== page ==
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Executive Branch and Control of Regulation

President Bush issued an executive order last week that allows presidential appointees to oversee and approve the actions of government agencies. This puts more control in the hands of the executive branch, giving them control over what Federal agencies can and cannot do, and what they have power over. The White House claims that the move will make agencies more accountable, but critics think it puts too much power in the hands of the president. The likely result of this is less regulation of businesses--so it is being championed by business groups. Consumer, labor, and environmental groups say it reduces the effectiveness of the agencies and makes it harder to protect the overall public good. Also, no one really knows how legal or constitutional this act is, because it has never been done before. No one knows how it will stand up in court.

This story was picked up by the New York Times and the Washington Post.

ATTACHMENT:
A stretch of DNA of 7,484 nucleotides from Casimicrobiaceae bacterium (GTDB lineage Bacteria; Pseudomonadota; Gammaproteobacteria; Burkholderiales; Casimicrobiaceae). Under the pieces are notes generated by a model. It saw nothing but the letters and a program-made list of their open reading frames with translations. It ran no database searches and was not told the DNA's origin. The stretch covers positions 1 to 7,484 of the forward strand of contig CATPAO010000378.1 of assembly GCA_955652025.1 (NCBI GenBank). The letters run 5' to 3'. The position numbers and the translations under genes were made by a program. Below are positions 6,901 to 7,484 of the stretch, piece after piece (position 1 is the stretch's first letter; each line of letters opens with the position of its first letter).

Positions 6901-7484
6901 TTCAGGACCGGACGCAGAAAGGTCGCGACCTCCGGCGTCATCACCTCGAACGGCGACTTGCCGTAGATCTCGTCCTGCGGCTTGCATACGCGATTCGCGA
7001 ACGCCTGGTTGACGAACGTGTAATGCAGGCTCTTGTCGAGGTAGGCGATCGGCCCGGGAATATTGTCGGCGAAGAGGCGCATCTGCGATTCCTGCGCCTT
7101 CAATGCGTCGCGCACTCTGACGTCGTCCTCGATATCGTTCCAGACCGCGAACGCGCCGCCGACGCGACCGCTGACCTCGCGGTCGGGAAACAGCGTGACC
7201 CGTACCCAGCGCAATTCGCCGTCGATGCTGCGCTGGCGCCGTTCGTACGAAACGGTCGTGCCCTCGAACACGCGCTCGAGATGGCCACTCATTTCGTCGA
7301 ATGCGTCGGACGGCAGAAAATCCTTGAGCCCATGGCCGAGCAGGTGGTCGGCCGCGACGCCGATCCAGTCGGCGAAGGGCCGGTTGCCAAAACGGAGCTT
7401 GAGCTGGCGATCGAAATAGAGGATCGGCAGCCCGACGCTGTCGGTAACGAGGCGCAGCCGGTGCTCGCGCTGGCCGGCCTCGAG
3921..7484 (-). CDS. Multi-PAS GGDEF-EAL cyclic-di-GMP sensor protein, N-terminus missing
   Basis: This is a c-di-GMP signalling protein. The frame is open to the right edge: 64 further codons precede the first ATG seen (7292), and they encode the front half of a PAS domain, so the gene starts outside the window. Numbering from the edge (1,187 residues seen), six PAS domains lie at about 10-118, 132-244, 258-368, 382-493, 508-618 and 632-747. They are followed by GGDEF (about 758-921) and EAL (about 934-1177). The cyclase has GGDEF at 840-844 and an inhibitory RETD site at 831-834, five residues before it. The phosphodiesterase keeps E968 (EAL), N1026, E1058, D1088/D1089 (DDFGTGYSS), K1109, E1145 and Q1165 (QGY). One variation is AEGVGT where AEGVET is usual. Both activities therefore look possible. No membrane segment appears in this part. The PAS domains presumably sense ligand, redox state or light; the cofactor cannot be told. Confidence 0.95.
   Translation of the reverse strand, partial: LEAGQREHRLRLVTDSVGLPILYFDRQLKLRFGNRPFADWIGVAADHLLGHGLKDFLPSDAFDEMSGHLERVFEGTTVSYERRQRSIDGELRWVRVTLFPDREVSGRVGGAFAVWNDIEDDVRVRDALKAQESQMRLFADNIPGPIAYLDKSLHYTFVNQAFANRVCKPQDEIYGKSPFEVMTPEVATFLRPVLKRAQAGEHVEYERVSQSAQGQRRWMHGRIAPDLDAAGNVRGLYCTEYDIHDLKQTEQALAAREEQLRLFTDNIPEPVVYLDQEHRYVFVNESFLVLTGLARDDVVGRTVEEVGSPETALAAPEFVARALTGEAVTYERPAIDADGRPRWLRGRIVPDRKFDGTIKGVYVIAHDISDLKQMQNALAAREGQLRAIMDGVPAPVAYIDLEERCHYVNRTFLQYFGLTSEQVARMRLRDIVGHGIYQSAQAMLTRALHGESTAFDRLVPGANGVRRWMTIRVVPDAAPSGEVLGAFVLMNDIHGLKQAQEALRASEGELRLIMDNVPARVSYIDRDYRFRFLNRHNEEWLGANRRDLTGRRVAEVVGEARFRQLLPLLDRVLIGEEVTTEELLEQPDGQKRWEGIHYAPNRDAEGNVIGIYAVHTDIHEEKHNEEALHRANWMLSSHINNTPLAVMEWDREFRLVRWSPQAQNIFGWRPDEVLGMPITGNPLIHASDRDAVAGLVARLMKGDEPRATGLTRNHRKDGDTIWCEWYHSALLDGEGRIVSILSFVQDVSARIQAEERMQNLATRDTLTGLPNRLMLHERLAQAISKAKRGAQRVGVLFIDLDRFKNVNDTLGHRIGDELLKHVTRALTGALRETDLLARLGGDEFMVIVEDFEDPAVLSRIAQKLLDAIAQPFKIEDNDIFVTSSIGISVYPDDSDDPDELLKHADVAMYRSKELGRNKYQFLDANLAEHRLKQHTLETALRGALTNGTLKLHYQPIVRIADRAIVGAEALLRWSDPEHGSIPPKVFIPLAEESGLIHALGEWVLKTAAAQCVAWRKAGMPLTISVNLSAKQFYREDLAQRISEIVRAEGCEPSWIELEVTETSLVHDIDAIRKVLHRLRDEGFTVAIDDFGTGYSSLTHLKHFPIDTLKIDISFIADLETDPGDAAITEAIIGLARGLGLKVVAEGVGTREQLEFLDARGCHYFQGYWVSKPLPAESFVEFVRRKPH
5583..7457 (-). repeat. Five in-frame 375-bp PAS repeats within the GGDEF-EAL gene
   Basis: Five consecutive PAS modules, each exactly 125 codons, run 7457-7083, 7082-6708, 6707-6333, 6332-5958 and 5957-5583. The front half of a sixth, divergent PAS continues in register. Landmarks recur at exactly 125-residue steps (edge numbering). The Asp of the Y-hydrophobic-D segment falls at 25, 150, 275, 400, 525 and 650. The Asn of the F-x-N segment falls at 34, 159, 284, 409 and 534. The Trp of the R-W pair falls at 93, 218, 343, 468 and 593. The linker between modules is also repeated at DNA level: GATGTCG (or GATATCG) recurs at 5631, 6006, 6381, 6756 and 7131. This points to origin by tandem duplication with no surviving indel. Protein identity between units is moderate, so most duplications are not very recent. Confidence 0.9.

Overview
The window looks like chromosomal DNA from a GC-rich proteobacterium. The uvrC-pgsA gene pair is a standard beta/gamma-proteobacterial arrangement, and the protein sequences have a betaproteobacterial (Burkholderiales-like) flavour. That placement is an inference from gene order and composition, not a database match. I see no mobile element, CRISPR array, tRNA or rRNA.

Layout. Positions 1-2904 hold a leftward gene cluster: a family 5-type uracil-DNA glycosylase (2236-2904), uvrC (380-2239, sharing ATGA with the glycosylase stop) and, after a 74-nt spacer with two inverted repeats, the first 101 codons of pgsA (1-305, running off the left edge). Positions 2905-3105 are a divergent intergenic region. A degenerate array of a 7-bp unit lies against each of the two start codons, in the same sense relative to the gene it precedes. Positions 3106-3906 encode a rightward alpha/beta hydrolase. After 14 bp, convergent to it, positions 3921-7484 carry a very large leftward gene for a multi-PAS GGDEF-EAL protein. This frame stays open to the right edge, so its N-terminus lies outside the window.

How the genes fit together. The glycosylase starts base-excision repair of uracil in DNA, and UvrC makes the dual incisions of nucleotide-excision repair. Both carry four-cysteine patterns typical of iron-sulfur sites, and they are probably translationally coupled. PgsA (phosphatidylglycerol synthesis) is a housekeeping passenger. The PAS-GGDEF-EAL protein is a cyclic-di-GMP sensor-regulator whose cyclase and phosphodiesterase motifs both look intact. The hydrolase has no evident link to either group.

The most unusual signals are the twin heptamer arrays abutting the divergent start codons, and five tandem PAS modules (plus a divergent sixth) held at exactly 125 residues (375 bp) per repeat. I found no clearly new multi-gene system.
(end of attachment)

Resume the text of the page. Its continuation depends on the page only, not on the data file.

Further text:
The New York Times had a lengthy story which covered the story from many, many angles. The reporter, Richard Pear, talked to a lot of people and got many different sides of the story. The challenge with this story is to make it understandable and interesting to the public. It's a story about government policy, which many people are likely to go, so what and who cares. Pear manages to make the story matter. He went beyond reporting the what, to reporting the so what. He also made it matter even more by tying it to the nomination of Susan E. Dudley to be administrator of the Office of Information and Regulatory Affairs at the Office of Management and Budget. This will likely come up in Congress this session, making it relevant and timely. So Pear went beyond the obvious and managed to make some connections between political happenings in Washington that are boring and confusing to the average reader.

The Washington Post published an article from Reuters, by Tabassum Zakaria. Zakaria faced the challenge fo making this understandable and interesting. She too succeeded in breaking it down for the reader, but not nearly as in depth as the New York Times' article. She also provided quite a bit of information from those who viewed the new order hostility. There were a few quotes from those for the new policy, but they didn't seem as strong. She provided cold, hard numbers, "4,000 regulations a year...192,000 regulations that exist" which helps to put the story in perspective. Zakaria took the more obvious path, not going as in depth as Pear.